Éluard’s poetry provided Poulenc with texts for the nine mélodies published in 1937 under the title Tel jour, telle nuit. Slettedahl’s ability to fashion evocative sonic tableaux in which Ferring’s voice thrives finds an ideal outlet in Poulenc’s writing for the piano in these mélodies, the musical language of which is sophisticated but direct. Ferring voices ‘Bonne journée’ with warmth and charisma befitting the text, and he and Slettedahl fastidiously observe the dynamic markings that sculpt the lines in ‘Une ruine coquille’ and ‘Le front comme un drapeau perdu.’ The French texts receive from Ferring vocal and linguistic inflections reminiscent of the singing of Henri Legay, the interplay of vocal colorations in ‘Une roulotte couverte en tuiles’ governed by flawlessly-placed consonants.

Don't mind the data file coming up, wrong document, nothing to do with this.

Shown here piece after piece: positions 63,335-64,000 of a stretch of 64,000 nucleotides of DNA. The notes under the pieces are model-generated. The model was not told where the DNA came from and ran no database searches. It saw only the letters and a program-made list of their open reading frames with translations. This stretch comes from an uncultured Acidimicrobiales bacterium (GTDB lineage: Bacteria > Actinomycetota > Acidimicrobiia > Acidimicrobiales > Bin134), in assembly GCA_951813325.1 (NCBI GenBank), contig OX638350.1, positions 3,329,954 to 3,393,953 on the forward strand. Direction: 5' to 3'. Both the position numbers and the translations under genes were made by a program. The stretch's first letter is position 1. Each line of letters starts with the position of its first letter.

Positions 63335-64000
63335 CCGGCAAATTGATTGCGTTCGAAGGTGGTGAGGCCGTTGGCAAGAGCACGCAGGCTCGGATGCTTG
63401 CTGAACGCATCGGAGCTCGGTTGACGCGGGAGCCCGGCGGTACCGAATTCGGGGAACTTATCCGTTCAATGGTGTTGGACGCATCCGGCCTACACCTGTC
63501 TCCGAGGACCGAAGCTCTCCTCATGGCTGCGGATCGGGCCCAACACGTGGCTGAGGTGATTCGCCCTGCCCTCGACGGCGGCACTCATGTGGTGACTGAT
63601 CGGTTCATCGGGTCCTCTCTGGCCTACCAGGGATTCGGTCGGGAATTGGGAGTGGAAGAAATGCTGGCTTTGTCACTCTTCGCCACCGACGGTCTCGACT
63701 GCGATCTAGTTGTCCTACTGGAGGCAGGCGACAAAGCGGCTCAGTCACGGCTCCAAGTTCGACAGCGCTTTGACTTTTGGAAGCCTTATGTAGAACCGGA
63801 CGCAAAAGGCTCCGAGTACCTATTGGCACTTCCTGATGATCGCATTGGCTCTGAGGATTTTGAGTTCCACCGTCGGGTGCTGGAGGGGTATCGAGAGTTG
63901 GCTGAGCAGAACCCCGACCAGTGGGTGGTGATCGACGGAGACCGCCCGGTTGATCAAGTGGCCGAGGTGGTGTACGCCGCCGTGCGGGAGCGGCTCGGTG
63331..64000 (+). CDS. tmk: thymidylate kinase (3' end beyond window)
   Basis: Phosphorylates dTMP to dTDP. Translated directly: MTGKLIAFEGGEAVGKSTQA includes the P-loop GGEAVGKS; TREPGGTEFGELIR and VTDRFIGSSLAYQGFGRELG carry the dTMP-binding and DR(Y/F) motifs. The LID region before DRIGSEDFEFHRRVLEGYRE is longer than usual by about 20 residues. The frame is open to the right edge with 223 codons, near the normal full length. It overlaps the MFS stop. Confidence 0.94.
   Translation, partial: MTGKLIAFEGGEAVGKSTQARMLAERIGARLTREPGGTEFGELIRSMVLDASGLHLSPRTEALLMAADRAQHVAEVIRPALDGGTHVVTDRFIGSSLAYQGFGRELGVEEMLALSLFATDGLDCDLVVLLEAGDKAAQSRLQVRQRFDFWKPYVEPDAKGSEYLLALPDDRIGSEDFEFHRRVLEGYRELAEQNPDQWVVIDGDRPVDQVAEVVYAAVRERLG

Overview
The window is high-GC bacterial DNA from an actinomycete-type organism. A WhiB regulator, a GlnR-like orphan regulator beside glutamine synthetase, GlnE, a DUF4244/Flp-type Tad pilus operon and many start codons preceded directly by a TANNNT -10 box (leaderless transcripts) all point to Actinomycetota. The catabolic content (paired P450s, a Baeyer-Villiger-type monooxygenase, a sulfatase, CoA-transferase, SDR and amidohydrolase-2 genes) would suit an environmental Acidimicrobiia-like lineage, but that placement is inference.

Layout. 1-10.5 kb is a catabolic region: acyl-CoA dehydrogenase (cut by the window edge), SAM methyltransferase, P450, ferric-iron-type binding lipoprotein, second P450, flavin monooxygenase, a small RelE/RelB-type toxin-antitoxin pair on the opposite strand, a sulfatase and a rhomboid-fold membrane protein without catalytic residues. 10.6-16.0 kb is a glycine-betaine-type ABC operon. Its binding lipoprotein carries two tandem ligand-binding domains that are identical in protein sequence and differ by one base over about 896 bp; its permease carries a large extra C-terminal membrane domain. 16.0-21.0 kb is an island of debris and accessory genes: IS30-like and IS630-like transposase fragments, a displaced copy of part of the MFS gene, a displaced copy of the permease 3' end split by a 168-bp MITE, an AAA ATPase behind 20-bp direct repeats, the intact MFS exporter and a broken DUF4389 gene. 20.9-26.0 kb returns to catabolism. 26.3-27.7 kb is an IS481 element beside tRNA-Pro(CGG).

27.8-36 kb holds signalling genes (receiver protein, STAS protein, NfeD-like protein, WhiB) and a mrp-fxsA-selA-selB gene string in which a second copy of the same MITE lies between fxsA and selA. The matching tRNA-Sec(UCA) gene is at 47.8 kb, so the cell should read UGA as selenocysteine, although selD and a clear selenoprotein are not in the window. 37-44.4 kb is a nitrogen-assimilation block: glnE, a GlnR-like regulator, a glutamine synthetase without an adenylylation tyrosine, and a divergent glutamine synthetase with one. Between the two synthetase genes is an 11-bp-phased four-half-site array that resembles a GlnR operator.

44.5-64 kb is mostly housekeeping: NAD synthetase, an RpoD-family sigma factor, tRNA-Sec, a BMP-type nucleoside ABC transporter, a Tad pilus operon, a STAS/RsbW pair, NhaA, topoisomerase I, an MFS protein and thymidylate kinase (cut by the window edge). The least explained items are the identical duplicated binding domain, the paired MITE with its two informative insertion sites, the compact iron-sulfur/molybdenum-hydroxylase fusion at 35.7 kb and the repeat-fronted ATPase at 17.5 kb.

The depths of Poulenc’s responses to Éluard’s verses and the brilliance with which he echoed their cadences in music are apparent in Ferring’s and Slettedahl’s performances of each of the mélodies, but ‘À toutes brides’ and ‘Une herbe pauvre’ here wield splendid Francophone authenticity, the pianist’s phrasing possessing musical liaison and the singer’s idiomatic vowels spotlighting the composer’s uncommon ear for the innate musicality of words. To their stylistic acumen Ferring and Slettedahl add heightened expressivity in ‘Je n’ai envie que de t’aimer’ and ‘Figure de force brûlante et farouche,’ the vocalism elucidating felicities of Poulenc’s word settings. ‘Nous avons fait la nuit’ is sung with stirring expressivity, the voice’s inviolable evenness and sheen throughout the range communicating an intimate connection with music and text.